Investment advisers should take note that they may be required to file Treasury International Capital Benchmark (TIC) Form SHC by Friday, March 3, 2017.1 The following summarizes the requirements of TIC Form SHC.
- Background. Form SHC is a mandatory benchmark survey commissioned by the US Department of the Treasury and managed by the Federal Reserve Bank of New York (FRBNY).2 The survey, which is conducted once every five years, collects information from “US resident end investors” and their US custodians on the ownership of foreign securities. These US resident end investors include public and private pension funds, certain pooled investment vehicles (e.g., mutual funds and US-domiciled private investment funds), and foundations and endowments. Investment advisers generally are obligated to file Form SHC on behalf of the US resident end investors that they advise. The information collected is part of a series of forms used to construct financial and monetary policies, generate International Monetary Fund analytics, and calculate US balance payment data.
- Filing Requirements and Threshold Amounts. TIC Form SHC is only required to be filed if a reporter (i) is notified by the FRBNY that it must do so, or (ii) meets either of the thresholds to report per Schedule 2 or Schedule 3, as described below. An investment adviser has no obligation to file TIC Form SHC otherwise.
Form SHC comprises three schedules:
- Schedule 1 calls for all certain basic identifying information for US resident end investors as well as summary information relating to Schedule 2 and Schedule 3, if applicable.
- Schedule 2 requires in-depth information regarding foreign securities held by US resident end investors that are not held with an unaffiliated US resident custodian, if the total fair value of such foreign securities as of December 31, 2016 equaled or exceeded $200 million. This reporting threshold would be crossed, for example, by an investment adviser to a US feeder fund that invests in an offshore master fund if the feeder's interest in the master fund was valued at $200 million or more as of December 31, 2016.
- Schedule 3 requires certain summary information about foreign securities held by US resident end investors that are held with an unaffiliated US resident custodian, if the total fair value of such foreign securities held with such custodian as of December 31, 2016 equaled or exceeded $200 million. This reporting threshold would be crossed, for example, by an investment adviser to one or more US domiciled hedge funds or mutual funds that in the aggregate hold foreign securities custodied by any single US resident custodian valued at $200 million or more as of December 31, 2016.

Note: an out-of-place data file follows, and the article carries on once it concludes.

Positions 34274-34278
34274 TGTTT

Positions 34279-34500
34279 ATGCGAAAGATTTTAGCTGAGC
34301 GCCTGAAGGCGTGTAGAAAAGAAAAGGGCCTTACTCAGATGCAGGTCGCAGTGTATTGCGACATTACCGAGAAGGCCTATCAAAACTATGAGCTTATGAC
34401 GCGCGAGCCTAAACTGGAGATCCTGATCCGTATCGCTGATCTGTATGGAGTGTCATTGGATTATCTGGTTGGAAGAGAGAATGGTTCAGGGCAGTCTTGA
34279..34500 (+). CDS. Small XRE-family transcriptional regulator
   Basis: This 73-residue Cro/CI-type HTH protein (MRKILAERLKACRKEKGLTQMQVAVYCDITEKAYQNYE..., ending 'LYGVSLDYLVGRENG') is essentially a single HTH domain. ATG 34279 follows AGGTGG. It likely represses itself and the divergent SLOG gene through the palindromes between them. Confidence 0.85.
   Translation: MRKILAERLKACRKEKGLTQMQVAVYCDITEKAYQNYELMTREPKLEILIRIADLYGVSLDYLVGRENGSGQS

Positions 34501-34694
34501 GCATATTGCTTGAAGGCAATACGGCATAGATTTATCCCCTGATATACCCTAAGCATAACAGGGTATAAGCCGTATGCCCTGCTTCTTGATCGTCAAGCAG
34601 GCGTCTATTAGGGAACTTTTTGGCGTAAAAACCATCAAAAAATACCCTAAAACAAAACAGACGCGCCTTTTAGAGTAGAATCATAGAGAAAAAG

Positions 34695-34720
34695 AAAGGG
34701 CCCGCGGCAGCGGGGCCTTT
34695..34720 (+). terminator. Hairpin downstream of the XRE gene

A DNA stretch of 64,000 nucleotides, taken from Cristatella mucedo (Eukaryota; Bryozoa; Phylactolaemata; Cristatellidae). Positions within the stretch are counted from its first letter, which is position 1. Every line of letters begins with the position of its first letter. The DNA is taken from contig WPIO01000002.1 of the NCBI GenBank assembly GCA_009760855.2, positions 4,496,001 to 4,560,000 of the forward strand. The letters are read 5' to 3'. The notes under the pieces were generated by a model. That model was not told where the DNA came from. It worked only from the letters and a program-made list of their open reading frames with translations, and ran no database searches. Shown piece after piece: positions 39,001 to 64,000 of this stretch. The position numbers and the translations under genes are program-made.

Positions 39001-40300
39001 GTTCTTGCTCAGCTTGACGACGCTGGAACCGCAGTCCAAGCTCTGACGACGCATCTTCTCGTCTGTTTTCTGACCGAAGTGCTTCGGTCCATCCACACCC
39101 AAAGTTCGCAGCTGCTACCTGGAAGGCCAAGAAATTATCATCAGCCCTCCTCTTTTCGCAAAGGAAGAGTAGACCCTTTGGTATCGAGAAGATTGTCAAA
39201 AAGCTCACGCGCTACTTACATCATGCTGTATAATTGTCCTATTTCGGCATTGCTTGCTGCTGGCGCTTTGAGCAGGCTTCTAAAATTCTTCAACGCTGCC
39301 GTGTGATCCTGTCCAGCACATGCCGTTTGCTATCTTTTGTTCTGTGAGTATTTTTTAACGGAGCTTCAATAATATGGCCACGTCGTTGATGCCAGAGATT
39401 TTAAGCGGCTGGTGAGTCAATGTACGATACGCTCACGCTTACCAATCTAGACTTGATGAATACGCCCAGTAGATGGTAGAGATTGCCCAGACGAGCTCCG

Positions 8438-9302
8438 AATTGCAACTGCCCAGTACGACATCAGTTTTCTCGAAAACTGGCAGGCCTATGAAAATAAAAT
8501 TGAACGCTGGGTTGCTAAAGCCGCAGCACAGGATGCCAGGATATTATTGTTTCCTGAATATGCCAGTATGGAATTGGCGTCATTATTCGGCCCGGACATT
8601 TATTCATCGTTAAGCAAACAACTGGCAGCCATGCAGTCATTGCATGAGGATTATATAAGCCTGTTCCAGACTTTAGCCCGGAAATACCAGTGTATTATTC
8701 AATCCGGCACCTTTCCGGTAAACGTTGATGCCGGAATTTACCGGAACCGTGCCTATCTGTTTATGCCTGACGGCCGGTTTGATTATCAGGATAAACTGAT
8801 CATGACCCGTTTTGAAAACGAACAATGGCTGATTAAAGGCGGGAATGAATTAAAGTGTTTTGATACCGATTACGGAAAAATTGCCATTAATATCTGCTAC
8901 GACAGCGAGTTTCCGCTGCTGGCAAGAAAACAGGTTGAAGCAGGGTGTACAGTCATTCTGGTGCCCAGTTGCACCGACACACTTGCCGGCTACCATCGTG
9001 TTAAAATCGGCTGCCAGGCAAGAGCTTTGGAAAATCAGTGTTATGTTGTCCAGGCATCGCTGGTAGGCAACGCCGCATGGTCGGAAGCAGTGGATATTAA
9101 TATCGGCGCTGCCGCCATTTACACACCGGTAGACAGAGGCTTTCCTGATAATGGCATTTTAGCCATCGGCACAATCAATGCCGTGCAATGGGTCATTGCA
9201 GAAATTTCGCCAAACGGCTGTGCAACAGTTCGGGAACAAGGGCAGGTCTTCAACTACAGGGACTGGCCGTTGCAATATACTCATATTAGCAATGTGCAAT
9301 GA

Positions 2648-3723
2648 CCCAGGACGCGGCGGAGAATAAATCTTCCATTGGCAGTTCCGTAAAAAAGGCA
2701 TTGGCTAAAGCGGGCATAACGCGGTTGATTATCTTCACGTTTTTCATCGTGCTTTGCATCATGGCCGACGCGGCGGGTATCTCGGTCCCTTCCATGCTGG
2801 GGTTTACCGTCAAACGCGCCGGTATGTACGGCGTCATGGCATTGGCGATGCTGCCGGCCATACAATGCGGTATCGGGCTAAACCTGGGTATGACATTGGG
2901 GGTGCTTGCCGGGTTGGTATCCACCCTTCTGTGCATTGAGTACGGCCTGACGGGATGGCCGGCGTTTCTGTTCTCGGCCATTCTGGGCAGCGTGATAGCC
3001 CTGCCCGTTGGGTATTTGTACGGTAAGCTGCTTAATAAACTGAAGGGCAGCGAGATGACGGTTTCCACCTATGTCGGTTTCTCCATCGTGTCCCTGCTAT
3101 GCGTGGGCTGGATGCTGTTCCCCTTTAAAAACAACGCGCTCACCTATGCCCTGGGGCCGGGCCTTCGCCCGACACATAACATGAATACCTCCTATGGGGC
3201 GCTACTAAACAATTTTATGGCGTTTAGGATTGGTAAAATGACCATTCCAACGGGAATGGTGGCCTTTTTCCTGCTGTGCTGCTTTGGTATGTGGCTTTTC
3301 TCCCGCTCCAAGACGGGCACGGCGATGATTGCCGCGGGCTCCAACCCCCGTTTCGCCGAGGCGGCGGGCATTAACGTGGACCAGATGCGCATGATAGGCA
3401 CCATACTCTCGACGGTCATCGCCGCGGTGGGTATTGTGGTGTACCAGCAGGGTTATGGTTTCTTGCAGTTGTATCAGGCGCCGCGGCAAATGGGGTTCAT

In determining whether either of the thresholds (for Schedule 2 or Schedule 3) has been met, investment advisers and other reporters must consolidate all US resident portions of their organization (including US parent companies and any US branches or subsidiaries) as well as any US-based investment funds they manage.
- “Funds” for purposes of Form SHC include “all investment vehicles that pool the money of one or more investors and that invest the pooled money in one or more of a variety of assets.” Thus, “funds” include, but are not limited to, closed-end and open-end mutual funds, hedge funds, exchange-traded funds, REITs, index-linked funds and common trust funds.
- Reportable “foreign securities” include all securities issued by foreign-resident entities (including foreign entities that are subsidiaries of US parent entities) even if they are issued in the United States, as well as ADRs, GDRs and similar instruments if the underlying securities are issued by foreign resident issuers. As noted above, interests in foreign funds, including foreign “master funds,” are reportable foreign securities.
- Certain types of instruments described in the Instructions to Form SHC are not required to be reported on Form SHC. These include derivative contracts, loans and loan participation certificates, letters of credit, bank deposits, non-negotiable certificates of deposit, and certain “direct investments” representing 10% or more of the voting interests in another entity.
Investment advisers may be required to coordinate with third parties (e.g., custodians and administrators) in order to complete Form SHC.
- Penalties for Failure to Report. Failure to timely and accurately report information as required by Form SHC may result in civil and criminal penalties. Specifically, a reporter that fails to timely and accurately report may face one or both of (i) a civil penalty ranging from $2,500 to $25,000 and (ii) injunctive relief ordering its compliance. Any reporter that intentionally fails to submit Form SHC, in whole or in part, may incur a fine up to $10,000 and, in the case of an individual, may be subject to a one-year imprisonment, in addition to, or in lieu of, any fine. Officers, directors, employees and/or agents of a reporter who willfully participate in any intentional violation may face the same penalties.
- Additional Information. For additional information or guidance regarding Form SHC and its reporting requirements, please contact a WilmerHale investment management attorney.
2 Completed reports may be submitted to the FRBNY either on paper or electronically through the Federal Reserve Reporting Central System.